Adult Learning Week proponents encourage us to keep the brain active to help create a better quality of life.   My mother just took up Sudoku to add to her crossword habit in hope of staving off the dreaded memory loss. A friend of mine is back at SFU to finish the degree she began in 1968. Both are happier than ever.

In our community you can continue to learn in so many ways it could make your head spin. You can even learn to spin—on a bike or a loom. You can learn to knit, knead bread, build a compost, or build a website.

There are a growing number of adults heading back to school, upgrading their education, or seeking out literacy help. School District’s Riverside Centre is an ideal spot to look upgrade your high school education and to improve your English.

And the MRPMK Community Literacy Committee is the place to call if you need help with reading, writing, or conversational English.  We can help lead you to the right place to start your learning journey, or get you started right away with a one-to-one tutor. Give us a call at 604-721-3738 or 604-220-5231.

And we’d love to read your comments—right here—about the types of learning you are doing or the types of literacy assistance you’d like to see available in our community. In the meantime, I have to get back to my YouTube lessons.   Slainte!


Summer Literacy Learning: Keep your Kids off the Summer Slide

July 2nd, 2014 by Community Literacy Committee No comments »

What happens when young minds aren’t in school for three months? It’s called the summer slide, a decline in school skills such as literacy that can happen to kids over the summer vacation.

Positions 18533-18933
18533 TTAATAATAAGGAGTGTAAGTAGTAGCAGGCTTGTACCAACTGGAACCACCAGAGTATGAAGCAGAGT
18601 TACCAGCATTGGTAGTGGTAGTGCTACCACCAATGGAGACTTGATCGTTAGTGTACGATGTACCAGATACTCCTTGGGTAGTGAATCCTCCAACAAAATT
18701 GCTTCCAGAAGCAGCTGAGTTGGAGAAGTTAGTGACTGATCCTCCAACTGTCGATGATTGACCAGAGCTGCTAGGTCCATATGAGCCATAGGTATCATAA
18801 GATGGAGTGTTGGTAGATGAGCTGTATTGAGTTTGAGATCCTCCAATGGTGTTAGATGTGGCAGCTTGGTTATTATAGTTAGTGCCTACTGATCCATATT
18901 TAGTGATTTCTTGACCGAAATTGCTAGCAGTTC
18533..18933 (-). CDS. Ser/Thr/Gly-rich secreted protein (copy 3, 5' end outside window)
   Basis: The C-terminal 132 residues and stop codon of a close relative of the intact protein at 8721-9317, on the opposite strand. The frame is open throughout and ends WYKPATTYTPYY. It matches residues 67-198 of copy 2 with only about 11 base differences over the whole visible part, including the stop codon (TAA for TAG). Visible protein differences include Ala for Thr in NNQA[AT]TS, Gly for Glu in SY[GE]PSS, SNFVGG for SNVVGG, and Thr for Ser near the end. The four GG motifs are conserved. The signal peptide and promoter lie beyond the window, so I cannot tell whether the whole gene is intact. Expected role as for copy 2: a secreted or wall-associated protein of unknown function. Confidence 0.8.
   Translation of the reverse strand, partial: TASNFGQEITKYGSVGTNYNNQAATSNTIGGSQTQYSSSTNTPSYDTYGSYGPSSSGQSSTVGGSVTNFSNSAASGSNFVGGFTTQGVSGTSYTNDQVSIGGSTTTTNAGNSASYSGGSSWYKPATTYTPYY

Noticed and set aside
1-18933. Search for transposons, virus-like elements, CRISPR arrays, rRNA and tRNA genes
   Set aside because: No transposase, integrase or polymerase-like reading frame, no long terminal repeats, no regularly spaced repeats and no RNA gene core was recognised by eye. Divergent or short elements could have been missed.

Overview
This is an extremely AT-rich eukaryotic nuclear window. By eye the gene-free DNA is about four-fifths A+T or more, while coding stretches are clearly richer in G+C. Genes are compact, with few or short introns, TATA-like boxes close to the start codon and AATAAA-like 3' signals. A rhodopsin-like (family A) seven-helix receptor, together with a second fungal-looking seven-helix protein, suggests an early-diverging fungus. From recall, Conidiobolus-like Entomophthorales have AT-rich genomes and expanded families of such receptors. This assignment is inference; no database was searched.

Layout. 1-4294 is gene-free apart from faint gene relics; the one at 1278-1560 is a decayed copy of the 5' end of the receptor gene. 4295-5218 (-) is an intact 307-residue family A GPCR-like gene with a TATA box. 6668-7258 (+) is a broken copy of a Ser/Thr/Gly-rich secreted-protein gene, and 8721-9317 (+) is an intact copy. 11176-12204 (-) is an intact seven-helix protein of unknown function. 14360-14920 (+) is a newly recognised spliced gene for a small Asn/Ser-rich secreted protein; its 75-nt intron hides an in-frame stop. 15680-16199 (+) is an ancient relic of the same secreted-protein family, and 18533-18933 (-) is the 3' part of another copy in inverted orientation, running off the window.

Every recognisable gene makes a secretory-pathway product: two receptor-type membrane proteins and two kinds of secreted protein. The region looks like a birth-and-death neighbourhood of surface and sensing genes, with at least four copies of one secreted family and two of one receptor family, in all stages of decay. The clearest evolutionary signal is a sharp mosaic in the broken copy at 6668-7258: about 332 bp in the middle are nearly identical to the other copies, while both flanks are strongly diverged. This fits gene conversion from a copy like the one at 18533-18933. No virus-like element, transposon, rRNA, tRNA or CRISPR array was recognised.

You can help prevent the summer slide by keeping learning and literacy alive over the summer. Why not start now by implementing some of these tips?

  • Visit the library. Many local libraries have summer programs, including reading groups for all ages.
  • Fill the house with reading material. Stock up on children’s books so your kids have plenty of choice. There’s no need to buy new—many secondhand bookstores have great options, as do garage sales, thrift stores, and libraries. Why not host a book swap with fellow parents?
  • Be an example. Let your kids see you read the newspaper, magazines, books … the list goes on.
  • Let it be fun! Encourage your kids by letting them choose their own books—whether or not you’d define them as literature.
  • Encourage writing projects. Give your child a notebook to keep as a summer journal or scrapbook, or write letters or thank-you notes together.